EU chief urges member states to give Ukraine weapons quickly

The president of the European Commission has urged member states to supply Ukraine with weapons systems “quickly” and suggested that a next round of EU sanctions could target Russia’s powerful Sberbank and include an embargo on Russian oil.

“It applies to all member states: those who can should deliver quickly, because only that way Ukraine can survive in its acute defensive battle against Russia,” Ursula von der Leyen told Germany’s Bild am Sonntag newspaper.

Several European nations appear to be vacillating over the export of heavy weapons such as tanks or fighter jets, amid concerns that such a move could formally escalate the war in Ukraine into a direct conflict between Russia and Nato member states.

Von der Leyen urged European leaders not to delay decisions over category differences.

“I don’t distinguish between heavy and light weapons,” she said. “Ukraine has to get whatever it needs to defend itself and what it can handle.”

In his nightly video address to the nation on Saturday, Ukraine’s president, Volodymyr Zelenskiy, reiterated that Ukraine needed more material support from the west to have a chance at saving the besieged city of Mariupol.

“Either our partners give Ukraine all of the necessary heavy weapons, the planes, and, without exaggeration, immediately, so we can reduce the pressure of the occupiers on Mariupol and break the blockade,” he said, “or we do so through negotiations, in which the role of our partners should be decisive.”

The Czech Republic earlier this month became the first Nato country to ship tanks to Ukraine since the start of the war on 24 February. Slovakia followed suit with a delivery of a S-300 air defence system, and the US announced last Wednesday it would supply Ukraine with helicopters, howitzers and other hardware.

Other states, like Germany, have stalled on the question of heavy weapons, variably arguing they could not do so without diminishing their Nato commitments in other regions or that there needed to be a joint position among members of the western alliance first.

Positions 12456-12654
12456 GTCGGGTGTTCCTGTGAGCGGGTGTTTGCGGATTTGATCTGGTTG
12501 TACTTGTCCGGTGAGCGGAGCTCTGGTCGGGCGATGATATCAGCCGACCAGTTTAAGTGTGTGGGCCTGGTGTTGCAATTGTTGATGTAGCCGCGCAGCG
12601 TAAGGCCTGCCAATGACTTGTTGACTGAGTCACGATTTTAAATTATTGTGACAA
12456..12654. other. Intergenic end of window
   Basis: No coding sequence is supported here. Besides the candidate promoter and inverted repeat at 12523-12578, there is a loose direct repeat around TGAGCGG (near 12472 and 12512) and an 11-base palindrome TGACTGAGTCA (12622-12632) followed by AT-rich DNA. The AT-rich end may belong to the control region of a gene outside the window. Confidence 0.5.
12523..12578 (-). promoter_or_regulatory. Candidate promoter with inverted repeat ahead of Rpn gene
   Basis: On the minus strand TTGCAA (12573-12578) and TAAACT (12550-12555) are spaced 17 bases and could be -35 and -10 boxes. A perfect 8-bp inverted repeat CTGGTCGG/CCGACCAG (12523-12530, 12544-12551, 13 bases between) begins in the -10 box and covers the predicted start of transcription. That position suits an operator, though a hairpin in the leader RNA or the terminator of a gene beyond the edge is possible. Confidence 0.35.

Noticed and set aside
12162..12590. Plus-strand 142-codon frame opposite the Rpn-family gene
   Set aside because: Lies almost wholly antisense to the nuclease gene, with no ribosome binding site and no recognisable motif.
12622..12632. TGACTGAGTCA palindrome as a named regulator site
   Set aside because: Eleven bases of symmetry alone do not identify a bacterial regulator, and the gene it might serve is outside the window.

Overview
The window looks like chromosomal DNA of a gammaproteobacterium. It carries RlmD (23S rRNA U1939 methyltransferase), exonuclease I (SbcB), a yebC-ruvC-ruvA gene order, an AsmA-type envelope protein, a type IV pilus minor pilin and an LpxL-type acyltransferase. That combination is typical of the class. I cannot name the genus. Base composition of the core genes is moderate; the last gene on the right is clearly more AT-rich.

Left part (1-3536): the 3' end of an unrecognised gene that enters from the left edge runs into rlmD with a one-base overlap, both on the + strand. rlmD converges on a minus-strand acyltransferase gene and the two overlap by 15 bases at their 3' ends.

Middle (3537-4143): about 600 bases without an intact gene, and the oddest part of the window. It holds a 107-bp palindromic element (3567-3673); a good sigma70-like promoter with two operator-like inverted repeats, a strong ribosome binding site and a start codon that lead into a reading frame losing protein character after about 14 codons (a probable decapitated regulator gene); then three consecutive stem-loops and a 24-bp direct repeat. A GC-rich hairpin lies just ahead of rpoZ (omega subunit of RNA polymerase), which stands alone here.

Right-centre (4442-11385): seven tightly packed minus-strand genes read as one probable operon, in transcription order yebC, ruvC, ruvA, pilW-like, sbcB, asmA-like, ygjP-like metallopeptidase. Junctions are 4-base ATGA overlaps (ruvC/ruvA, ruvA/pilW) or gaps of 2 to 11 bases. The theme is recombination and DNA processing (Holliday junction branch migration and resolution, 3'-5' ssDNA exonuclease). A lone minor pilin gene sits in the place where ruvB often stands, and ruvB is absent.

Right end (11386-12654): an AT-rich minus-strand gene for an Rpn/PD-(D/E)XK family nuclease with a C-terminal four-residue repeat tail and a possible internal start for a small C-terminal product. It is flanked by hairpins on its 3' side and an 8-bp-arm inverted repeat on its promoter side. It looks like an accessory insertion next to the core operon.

In a formal diplomatic note sent to Washington last week, Moscow warned that Nato shipments of “most sensitive” weapons systems could bring “unpredictable consequences”.

In her interview with Bild am Sonntag, Von der Leyen said the citizens of European should mentally prepare themselves for a long military conflict in Ukraine.

“We have to do everything to make it end as soon as possible,” the German politician said. “And at the same time we have to prepare for the fact that the war could at worst go on for months, maybe years.”

On the EU’s sixth sanctions package, which is currently being prepared in Brussels, Von der Leyen said: “We are continuing to look at the banking sector, especially Sberbank, which alone makes up 37% of the Russian banking sector. And of course we are dealing with energy questions.”

The EU has so far spared Sberbank because it, along with Gazprombank, is one of the main channels for payments for Russian oil and gas.

The commission president said reducing Putin’s financial gains had to be a priority. “Oil is being traded globally,” she said. “What must not happen is that Putin is getting even higher returns on other markets for deliveries that would otherwise go to the EU. Therefore we are currently developing clever mechanisms so that the next level of sanctions can also include oil.”

Von der Leyen said economic sanctions were having a devastating impact on Russia’s economy, with the country’s GDP forecast to shrink by 11%. “Russia’s national bankruptcy is only a matter of time,” she said. “With this war Putin is also destroying his own country and the future of his population.”

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